The Music of Lennox Berkeley

The Music of Lennox Berkeley

The Music of Lennox Berkeley

The Music of Lennox Berkeley

Synopsis

Sir Lennox Berkeley (1903-1989) was one of the leading British composers of the mid-twentieth century and his music has unique qualities which will ensure its survival far beyond transient fashions. Peter Dickinson knew Berkeley for more than thirty years and this much enlarged book places the composer in the context of his extended study with Nadia Boulanger, his friendship with Britten, and the achievement of an independent voice of remarkable distinction. The new book now benefits from interviews with Lady Berkeley, Michael Berkeley, Julian Bream, Colin Horsley, Sir John Manduell, Nicholas Maw, Malcolm Williamson and the late Basil Douglas, Desmond Shawe-Taylor and Norman del Mar. There are photographs, a full list of works, bibliographies and over a hundred musical examples. PETER DICKINSON is Head of Music at the Institute of United States Studies at the University of London and an Emeritus Professor of the Universities of Keele and London.

Excerpt

I first came across Berkeley's music as a schoolboy in the music shop at Cambridge in the early 1950s: the Piano Sonata, the Five Short Pieces, the Preludes, the Mazurkas and more. I was captivated by the composer's ear for harmony, his melodic aim and his purely personal fantasy which combine to make his music unique. For more than thirty years I have followed his development work by work, and it has been a privilege to have been in touch with him and his family for most of that time. From Berkeley's sixtieth birthday onwards I have written regular tributes, interviews or studies of his work and I have also been involved in performances, broadcasts and recordings with my sister, Meriel. I have watched the music stand the test of time.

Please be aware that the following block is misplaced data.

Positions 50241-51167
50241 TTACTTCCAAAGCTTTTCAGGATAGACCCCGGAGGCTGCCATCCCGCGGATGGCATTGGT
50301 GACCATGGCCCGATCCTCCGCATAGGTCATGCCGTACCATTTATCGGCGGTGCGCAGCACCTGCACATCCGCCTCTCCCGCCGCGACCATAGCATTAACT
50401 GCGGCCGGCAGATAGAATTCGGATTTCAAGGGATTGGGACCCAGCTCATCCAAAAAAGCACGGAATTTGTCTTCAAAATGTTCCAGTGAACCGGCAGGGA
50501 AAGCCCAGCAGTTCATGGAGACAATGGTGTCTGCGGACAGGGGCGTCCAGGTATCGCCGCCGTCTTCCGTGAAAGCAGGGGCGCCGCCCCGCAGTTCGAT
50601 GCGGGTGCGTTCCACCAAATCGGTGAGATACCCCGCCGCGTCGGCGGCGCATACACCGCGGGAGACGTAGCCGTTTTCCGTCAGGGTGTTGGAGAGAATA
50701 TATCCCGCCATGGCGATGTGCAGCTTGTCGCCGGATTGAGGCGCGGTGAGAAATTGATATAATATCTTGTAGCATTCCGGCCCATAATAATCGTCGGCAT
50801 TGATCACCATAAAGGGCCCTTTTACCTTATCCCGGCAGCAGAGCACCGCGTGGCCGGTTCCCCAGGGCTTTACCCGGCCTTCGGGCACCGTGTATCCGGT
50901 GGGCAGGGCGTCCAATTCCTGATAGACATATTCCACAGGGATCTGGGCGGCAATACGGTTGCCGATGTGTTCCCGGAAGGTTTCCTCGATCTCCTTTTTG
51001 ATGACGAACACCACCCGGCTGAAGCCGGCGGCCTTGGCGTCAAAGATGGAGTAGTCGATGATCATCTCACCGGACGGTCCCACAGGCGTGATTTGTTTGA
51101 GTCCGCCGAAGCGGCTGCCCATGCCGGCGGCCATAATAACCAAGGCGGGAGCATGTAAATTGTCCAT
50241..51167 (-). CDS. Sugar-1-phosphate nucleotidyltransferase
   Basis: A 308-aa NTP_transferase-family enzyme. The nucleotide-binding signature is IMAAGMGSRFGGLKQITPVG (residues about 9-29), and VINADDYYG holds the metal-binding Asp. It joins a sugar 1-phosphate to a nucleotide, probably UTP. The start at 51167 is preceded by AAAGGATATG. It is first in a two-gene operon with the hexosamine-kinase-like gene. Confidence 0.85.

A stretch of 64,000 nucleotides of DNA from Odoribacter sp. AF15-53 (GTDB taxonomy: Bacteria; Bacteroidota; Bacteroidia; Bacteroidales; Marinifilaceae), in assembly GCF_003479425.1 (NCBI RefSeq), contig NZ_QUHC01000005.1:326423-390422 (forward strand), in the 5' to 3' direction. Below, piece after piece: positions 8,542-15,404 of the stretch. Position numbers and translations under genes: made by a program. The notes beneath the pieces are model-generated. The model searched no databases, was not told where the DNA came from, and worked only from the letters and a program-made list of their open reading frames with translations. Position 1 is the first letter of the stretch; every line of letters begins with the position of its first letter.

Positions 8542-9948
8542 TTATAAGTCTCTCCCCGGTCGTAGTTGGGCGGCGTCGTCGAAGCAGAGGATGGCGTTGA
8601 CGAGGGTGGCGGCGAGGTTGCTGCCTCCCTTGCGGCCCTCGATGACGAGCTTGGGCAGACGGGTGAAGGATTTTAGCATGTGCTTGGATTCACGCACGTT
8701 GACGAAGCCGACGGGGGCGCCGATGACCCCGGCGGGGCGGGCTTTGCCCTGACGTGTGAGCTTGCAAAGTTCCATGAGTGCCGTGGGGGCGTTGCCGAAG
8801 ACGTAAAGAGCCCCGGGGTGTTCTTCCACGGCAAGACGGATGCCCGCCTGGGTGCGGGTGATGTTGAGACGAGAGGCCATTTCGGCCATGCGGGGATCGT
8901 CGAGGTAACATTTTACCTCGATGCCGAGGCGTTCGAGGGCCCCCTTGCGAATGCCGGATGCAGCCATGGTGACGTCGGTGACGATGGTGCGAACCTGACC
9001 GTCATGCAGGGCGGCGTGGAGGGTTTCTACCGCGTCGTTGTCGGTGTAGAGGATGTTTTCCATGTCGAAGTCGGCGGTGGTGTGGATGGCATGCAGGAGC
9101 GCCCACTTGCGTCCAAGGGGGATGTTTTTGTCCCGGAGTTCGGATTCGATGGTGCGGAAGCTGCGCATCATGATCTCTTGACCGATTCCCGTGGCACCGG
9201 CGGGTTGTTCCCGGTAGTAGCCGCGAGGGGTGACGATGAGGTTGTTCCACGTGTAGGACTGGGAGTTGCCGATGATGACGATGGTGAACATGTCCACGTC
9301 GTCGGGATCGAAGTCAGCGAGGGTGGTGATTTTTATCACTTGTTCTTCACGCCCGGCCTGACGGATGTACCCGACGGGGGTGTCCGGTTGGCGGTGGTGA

It is a fascinating experience to follow the development of a creative artist and to try to account for his individuality. The process involves unravelling the strands of personality and exploring both strengths and weaknesses. A good composer deserves no less. After gathering material for many years I am presenting it at a time when the composer's oeuvre is complete. After this prolonged study my admiration for both the man and his music is undiminished. If anything I am even more amazed that a personality with very human insecurities in his creative make-up could win through to the achievement of Berkeley's finest works, which I have consistently found to be on the highest level of British music in this century.

Some of his challenges have been those of his time and context. As so often, England was a discouraging environment for a young composer, so Berkeley escaped to Paris. He almost over-corrected under the extended tutelage of Nadia Boulanger but eventually returned to England and the influence of Britten. As a remedy this too was extreme because Britten was unique and Berkeley immediately understood. It is enormously to Berkeley's credit that he went on to find his own path through using Britten's dominance creatively. My quotations from Berkeley's letters to Britten reveal what he felt at the time ― it must have been more intimidating than anyone realised. Other composers may now have been dwarfed by Britten ― the survival of the fittest operates ruthlessly ― but not Berkeley. His diffidence notwithstanding, his unassuming qualities both personally and artistically have shown a quiet strength and have nourished what I believe will turn out to be a lasting reputation. Somehow this achievement is the core of music, removed from egotism and self-promotion, and in the end this is what reaches musicians and audiences rather than the passing fashions of the moment. Surely this is what lies behind Mozart's G minor Quintet, which Berkeley, in a letter to Britten on 11 November 1940, called 'almost the greatest masterpiece in all music'. That understanding, allied . . .

Search by... Author
Show... All Results Primary Sources Peer-reviewed

Oops!

An unknown error has occurred. Please click the button below to reload the page. If the problem persists, please try again in a little while.